1. Progressive Capitalism and Inclusive Prosperity
Western economies have to learn the lessons of the financial crisis and learn to cope more decisively with long-term global trends and technological advancement. This requires new political economy settlements which benefit the majority of people and sustain innovation, wealth creation and national competitiveness in the long run. Policy Network leads debates on building a strong, sustainable and inclusive economy for the future.
- Innovation, industrial policy and productivity growth
- Pre-distribution and market design
- Finance for growth
. Social Policy and Changing Welfare States
Tackling inequality and social disadvantage in the context of a globalised and digital knowledge economy, digitalised society and service sector transition requires welfare state renewal. Upskilling, life-long education and training strategies have to take centre stage. In the context of an ageing society, tackling the generational bias and ineffectiveness of the welfare state has become paramount to achieving economic success and social justice. Supporting female employment is also vital for future economic growth. Policy Network seeks to advance an agenda for targeted social investment strategies.
- Social investment
- Skills, training and education
- Labour markets
3. The Future of the EU
European leaders should work towards pragmatic solutions that make economic integration and the pooling of resources more beneficial to all. Completing the Single Market and making the Eurozone more functional requires a balance between regulatory, tax and social convergence on the one side, and flexibility and national self-government on the other. EU institutions must be placed under greater scrutiny and become more responsive to citizens’ preferences, both at EU and national levels. Policy Network leads debate on functioning and legitimate EU governance, the politics of European integration.
- European economic governance and the Single Market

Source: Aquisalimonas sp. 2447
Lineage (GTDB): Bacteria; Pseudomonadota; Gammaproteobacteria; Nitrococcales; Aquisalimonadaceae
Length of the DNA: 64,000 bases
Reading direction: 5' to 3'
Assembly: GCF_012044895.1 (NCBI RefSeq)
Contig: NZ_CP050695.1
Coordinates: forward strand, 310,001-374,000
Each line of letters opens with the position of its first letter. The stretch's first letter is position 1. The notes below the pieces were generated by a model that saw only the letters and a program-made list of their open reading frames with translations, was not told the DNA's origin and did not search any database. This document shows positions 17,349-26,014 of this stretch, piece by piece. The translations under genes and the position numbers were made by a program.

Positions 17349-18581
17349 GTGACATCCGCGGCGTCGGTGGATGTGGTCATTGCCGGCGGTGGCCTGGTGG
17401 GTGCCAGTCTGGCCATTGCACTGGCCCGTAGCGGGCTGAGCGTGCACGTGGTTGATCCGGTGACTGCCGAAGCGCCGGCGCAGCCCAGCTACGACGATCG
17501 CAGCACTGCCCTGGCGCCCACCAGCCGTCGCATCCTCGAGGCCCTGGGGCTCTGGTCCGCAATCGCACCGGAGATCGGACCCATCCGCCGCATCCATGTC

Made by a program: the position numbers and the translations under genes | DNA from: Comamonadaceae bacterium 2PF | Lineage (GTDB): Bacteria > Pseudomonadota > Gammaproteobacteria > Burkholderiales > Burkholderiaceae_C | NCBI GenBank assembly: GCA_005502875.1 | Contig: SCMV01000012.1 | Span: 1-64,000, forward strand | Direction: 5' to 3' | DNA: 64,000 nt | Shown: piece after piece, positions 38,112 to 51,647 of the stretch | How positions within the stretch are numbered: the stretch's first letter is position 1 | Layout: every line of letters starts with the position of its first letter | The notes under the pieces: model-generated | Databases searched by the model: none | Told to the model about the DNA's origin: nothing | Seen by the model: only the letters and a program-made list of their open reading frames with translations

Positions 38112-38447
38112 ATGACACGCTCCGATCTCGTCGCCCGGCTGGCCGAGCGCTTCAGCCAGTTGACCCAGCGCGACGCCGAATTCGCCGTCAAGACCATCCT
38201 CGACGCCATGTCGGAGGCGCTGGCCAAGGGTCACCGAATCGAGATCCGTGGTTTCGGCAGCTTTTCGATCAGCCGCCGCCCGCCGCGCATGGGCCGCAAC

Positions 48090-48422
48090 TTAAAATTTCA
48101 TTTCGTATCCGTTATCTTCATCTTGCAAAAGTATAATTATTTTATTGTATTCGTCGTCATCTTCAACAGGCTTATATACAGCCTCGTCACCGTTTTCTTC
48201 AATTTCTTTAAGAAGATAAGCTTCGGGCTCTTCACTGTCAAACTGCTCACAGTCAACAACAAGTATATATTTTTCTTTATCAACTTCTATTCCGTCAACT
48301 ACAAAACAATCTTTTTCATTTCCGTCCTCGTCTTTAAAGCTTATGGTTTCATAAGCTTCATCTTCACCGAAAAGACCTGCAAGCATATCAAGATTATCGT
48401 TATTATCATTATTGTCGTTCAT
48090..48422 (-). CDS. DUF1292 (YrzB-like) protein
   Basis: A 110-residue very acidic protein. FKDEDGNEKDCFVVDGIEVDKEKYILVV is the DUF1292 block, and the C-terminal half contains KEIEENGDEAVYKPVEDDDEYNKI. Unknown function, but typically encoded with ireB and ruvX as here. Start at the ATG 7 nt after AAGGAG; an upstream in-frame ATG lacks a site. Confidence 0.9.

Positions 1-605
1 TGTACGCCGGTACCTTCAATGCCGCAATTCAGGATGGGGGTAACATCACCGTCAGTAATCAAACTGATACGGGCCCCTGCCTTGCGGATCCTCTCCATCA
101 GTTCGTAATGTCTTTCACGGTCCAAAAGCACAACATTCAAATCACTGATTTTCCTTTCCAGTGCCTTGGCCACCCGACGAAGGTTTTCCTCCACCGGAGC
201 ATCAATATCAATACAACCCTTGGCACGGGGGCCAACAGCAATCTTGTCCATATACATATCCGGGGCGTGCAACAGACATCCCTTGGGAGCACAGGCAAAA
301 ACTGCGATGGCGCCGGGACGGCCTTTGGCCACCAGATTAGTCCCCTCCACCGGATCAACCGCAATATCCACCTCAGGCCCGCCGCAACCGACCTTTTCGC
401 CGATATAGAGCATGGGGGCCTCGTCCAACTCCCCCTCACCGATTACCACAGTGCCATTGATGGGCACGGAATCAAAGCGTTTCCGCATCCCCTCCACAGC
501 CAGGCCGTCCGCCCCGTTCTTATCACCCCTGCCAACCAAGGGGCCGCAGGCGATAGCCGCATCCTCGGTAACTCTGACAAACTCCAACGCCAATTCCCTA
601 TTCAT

- The social dimension of European integration
- Multi-level governance and the dispersal of power (local, national, supranational)
4. Understanding the Populist Signal
Across Europe and beyond, systems of representative democracy are shaking as anger is growing over socio-economic inequalities, concerns over identity and belonging and deep frustration with elite, top-down political settlements. Politics is no longer seen as a force for good, particularly among younger generations, and the capacity of mainstream progressive parties to govern is under stress. Policy Network is concerned with understanding the rise of new political competitors and seeks to promote solutions to declining political trust. We research how technology, individual empowerment and new forms of political organisation can help counter populism and ease democratic fatigue.
- Populism and extremism
- New forms of representative democracy
- Identity and culture
5. Party Politics, Government and Elections
Progressive political parties need to engage with more ambition in the battle of ideas about the future of policy and politics in western advanced democracies. Policy Network offers a platform for ideas and international exchange on viable electoral and government strategies in a testing political climate where demands for ‘responsiveness’ and ‘responsibility’ seem increasingly at odds with one another. This takes the form of wide-ranging analysis on our bi-monthly bulletin “State of the Left” and in our international Progressive Governance Network.
- Coalition-building and the modernisation of political parties
- New electoral cleavages and party competitors
- Social citizenship